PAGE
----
NEW YORK -- College students at more than 70 campuses around the country will hold teach-ins late Wednesday and on Thursday as a way of building awareness and showing solidarity with the Occupy Wall Street movement.
Over the past month, Occupy Colleges, a student-led initiative based in Los Angeles, has organized three acts of nationwide support.
As with the two walkouts held last month, the goal behind this week's teach-ins is for students to gather together and make their demands known -- with many expressing frustration over the rising cost of tuition and increasing debt levels, not to mention pervasive jobless rates among their peers.
"The whole idea behind the teach-ins is to bring students and their teachers together to start talking about not just the issues, but some answers," said Natalia Abrams, 31, one of Occupy Colleges' organizers. "This is all about gaining momentum and building consciousness."
This week's teach-ins are the latest hurdle for student supporters of the Occupy Wall Street movement -- not only in terms of coordination and organization, but also in galvanizing enthusiasm and support.
Students at Occidental College in Los Angeles will gather Wednesday at lunchtime in the main quad to hear a range of speakers address such topics as corporate greed, community organizing and student debt forgiveness.
"There's a growing sense that this is the movement we've been waiting for," said Guido Girgenti, 19, a sophomore at Occidental. He helped organize both the campus-wide Oct. 13 walkout and Wednesday's teach-in. "Students are the ones who are at a stage in their lives where they can take time off to get arrested during acts of civil disobedience, to go to marches, to organize a movement."
In addition to organizing events on campus, Girgenti and a handful of his classmates have participated in Occupy Los Angeles. Every Saturday, students from eight private, public and community colleges gather at City Hall in downtown L.A. to hold cross-campus assemblies.
The hope, says Girgenti, is for the cross-campus network to become a regional network that ultimately expands to become a national one. Beyond Los Angeles, similar student-led networks have already sprung up in New York and Boston, among other cities.
For Girgenti and many of the student activists interviewed, the issues raised by the Occupy Wall Street movement feel deeply personal in nature.
"I fall into a group of students who come from a strong middle-class background that are now seeing the American Dream of middle-class living slowly slipping away from them," said Girgenti, who grew up in Fort Greene, Brooklyn. "Like myself, a large portion of middle-class private university students are now seeing that their self-interest is deeply entwined with the self-interest of working-class students at public universities and community colleges."
While students may hail from different backgrounds, Girgenti sees the future direction of the student-led movement as hinging upon the acceptance of a shared vision and destiny -- especially during a time when many young people struggle to gain a permanent foothold in a down economy.
In New York, college students at both public and private colleges will gather in Washington Square Park for a rally at 4 p.m Wednesday. While some Columbia University activists are staging a formal walkout from class in order to attend, several New York University and City College of New York students are planning to assemble in the park later this afternoon.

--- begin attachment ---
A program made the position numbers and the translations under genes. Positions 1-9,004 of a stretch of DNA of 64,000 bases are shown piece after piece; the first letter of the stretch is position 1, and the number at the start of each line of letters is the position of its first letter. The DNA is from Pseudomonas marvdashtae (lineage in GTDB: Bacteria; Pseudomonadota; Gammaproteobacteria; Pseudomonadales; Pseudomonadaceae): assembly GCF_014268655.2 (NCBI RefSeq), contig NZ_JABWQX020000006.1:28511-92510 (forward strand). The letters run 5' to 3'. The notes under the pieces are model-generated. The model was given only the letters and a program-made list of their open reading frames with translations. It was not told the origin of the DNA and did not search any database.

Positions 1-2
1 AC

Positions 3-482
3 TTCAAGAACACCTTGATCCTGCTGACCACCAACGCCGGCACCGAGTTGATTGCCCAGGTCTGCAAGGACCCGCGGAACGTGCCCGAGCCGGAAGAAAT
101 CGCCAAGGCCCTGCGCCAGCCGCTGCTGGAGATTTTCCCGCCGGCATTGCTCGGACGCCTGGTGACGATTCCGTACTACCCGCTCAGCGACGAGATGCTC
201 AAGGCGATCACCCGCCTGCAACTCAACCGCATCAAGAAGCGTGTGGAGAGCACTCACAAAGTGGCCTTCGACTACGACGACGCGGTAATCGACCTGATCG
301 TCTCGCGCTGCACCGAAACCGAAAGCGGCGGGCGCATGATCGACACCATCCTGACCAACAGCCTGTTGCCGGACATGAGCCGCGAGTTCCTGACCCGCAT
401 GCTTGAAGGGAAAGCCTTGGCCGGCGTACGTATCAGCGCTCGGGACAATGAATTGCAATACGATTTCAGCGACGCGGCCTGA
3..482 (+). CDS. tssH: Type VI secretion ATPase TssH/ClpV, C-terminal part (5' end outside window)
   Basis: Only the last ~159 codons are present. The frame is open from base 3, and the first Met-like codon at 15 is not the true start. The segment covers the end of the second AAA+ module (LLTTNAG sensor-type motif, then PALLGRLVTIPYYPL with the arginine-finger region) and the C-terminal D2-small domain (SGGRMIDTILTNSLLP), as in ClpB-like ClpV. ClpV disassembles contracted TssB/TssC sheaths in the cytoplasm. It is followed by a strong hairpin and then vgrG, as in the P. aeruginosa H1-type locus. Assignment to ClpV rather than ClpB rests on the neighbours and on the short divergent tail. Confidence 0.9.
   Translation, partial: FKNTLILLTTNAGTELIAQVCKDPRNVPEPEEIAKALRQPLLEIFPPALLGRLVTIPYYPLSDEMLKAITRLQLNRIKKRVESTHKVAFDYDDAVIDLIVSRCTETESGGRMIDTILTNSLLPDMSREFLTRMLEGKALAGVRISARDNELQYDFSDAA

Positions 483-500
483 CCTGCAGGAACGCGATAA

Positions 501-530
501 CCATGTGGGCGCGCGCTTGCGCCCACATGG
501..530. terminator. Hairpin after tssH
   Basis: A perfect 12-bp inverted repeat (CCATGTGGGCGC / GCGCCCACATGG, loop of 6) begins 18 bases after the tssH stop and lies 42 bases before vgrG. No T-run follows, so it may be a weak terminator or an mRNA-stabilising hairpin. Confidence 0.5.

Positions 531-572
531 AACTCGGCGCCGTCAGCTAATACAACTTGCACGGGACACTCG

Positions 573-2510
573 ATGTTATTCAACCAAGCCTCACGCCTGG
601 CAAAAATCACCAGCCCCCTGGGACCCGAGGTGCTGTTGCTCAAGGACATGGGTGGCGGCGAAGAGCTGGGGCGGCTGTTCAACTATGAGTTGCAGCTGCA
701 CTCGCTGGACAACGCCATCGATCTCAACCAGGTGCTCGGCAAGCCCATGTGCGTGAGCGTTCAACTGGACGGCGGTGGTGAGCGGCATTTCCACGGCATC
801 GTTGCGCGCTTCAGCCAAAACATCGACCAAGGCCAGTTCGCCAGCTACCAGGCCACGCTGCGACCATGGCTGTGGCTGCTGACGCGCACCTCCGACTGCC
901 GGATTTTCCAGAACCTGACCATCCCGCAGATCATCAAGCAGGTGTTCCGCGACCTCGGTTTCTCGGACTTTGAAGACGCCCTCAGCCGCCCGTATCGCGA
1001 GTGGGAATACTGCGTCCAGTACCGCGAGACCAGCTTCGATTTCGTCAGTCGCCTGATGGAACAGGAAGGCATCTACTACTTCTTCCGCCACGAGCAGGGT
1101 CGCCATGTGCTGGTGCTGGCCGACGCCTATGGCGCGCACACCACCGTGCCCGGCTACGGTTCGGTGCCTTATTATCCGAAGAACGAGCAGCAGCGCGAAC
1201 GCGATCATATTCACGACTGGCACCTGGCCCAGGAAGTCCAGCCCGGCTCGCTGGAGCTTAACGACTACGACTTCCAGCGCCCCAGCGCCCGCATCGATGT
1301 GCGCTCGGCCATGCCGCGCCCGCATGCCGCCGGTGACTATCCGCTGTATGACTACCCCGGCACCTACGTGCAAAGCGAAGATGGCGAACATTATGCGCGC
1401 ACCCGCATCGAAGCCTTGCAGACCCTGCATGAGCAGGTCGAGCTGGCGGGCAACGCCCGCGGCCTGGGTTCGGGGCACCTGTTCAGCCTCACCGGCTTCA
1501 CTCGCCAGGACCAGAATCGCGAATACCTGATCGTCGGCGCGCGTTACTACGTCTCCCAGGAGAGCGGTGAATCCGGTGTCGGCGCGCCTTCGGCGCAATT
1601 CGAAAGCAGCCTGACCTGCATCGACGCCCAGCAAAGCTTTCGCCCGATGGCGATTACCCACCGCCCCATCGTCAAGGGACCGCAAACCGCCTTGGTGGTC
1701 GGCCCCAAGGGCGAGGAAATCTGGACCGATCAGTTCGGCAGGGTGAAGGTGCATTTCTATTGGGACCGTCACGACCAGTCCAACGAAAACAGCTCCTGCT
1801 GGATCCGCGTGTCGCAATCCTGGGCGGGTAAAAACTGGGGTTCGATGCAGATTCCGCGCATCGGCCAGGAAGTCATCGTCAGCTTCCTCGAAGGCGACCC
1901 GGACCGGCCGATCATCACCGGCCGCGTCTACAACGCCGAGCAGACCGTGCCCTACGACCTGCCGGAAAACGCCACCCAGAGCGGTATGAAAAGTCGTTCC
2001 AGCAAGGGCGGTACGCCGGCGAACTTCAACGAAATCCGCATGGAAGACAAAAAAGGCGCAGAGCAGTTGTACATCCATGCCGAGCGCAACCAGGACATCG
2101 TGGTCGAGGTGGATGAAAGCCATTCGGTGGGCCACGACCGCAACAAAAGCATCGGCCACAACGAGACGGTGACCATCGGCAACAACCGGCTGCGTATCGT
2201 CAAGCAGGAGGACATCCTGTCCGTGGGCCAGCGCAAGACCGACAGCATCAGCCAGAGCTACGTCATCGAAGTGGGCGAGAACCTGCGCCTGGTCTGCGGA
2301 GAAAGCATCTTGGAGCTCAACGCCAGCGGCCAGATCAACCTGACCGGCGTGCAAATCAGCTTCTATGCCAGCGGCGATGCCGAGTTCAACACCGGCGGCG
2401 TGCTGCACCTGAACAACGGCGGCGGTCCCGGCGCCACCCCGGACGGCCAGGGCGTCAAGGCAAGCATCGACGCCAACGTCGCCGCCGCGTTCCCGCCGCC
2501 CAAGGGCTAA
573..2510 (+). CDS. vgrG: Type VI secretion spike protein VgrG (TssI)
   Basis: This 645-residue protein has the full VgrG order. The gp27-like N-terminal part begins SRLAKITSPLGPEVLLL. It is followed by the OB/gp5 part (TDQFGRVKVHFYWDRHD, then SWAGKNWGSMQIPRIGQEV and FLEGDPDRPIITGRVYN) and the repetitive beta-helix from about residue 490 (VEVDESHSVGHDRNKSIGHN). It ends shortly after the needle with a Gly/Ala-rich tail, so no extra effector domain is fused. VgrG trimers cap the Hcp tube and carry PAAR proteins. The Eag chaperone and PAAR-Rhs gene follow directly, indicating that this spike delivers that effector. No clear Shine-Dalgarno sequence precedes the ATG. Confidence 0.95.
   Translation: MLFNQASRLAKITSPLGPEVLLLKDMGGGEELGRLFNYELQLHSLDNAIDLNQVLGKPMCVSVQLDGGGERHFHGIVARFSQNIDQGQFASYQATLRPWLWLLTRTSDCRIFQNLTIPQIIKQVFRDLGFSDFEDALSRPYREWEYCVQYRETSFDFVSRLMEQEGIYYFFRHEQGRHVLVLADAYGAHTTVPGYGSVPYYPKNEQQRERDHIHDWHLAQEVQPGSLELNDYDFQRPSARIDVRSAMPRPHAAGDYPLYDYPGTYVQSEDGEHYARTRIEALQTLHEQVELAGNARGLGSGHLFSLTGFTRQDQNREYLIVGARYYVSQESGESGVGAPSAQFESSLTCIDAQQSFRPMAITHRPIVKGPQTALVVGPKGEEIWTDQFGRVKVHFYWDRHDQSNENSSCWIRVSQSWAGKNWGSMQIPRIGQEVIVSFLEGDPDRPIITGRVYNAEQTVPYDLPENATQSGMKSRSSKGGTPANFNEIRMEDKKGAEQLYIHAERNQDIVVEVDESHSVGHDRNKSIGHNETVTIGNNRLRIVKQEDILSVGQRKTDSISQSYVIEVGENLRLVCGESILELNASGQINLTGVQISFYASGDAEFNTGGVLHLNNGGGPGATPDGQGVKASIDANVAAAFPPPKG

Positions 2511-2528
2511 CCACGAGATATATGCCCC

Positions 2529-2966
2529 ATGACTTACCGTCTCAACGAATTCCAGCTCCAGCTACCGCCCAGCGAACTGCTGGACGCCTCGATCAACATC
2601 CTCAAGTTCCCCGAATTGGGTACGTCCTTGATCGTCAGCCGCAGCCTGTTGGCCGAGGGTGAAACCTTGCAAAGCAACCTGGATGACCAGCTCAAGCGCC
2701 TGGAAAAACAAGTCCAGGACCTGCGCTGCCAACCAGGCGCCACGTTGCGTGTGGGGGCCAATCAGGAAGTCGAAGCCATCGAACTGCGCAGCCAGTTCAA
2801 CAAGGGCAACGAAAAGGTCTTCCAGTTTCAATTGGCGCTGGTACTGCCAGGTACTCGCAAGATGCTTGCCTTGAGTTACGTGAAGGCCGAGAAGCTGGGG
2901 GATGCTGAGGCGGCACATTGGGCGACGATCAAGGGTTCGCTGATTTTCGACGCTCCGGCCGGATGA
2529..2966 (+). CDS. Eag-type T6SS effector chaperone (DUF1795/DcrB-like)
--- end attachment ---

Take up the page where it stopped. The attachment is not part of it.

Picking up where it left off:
Meanwhile, Ericka Hoffman, a 26-year-old junior at California State University, Bakersfield, sees the Occupy Wall Street movement as "justice for public education."
Hoffman, a sociology major, is helping to organize her campus teach-in later Wednesday. From 10 a.m. to 6 p.m., students will gather in the main quad as five professors give talks and answer questions.
Besides today's teach-in, Hoffman has helped organize protests outside the president's office over the past two weeks. Hoffman said students are taking issue with the chancellor's hefty paycheck, in addition to rising tuition rates and corporate membership on the school's board of trustees.
On Thursday, Erik de Jesus, a junior at the University of South Florida in Tampa, is helping to organize a campuswide teach-in at noon. In terms of turnout, de Jesus is hoping for a couple of thousand students, though he concedes that even "a couple hundred will do."
"Tuition is going up and the quality of education isn't getting better," said de Jesus, an anthropology major, who will have about $40,000 in student loan debt come graduation day. "I see this as an opportunity to do something about it."
Meanwhile, at Stetson University in DeLand, Fla., Tyce Herrman is helping organize his campus' first show of support. During Thursday evening's teach-in, Herrman hopes to help convey to his fellow student body "exactly what the Occupy Wall Street movement is all about."
Herrman, a 21-year-old environmental studies and philosophy major, grew up in an upper-middle-class home in Verona, Ill. At Stetson, a private school, many of his fellow students hail from similar backgrounds.
Even still, he believes his relative privilege doesn't discount him from taking an active role in the movement.
"Just because I've had the good fortune of not having to worry too much about paying for college, it doesn't mean that I'm not qualified to be a part of that conversation," said Herrman, who will have amassed about $15,000 in student loan debt come next spring. "Lately, there's been a real shift on social issues and activism around income inequality and these events are about getting that energy simmering, it's about getting that spark lit."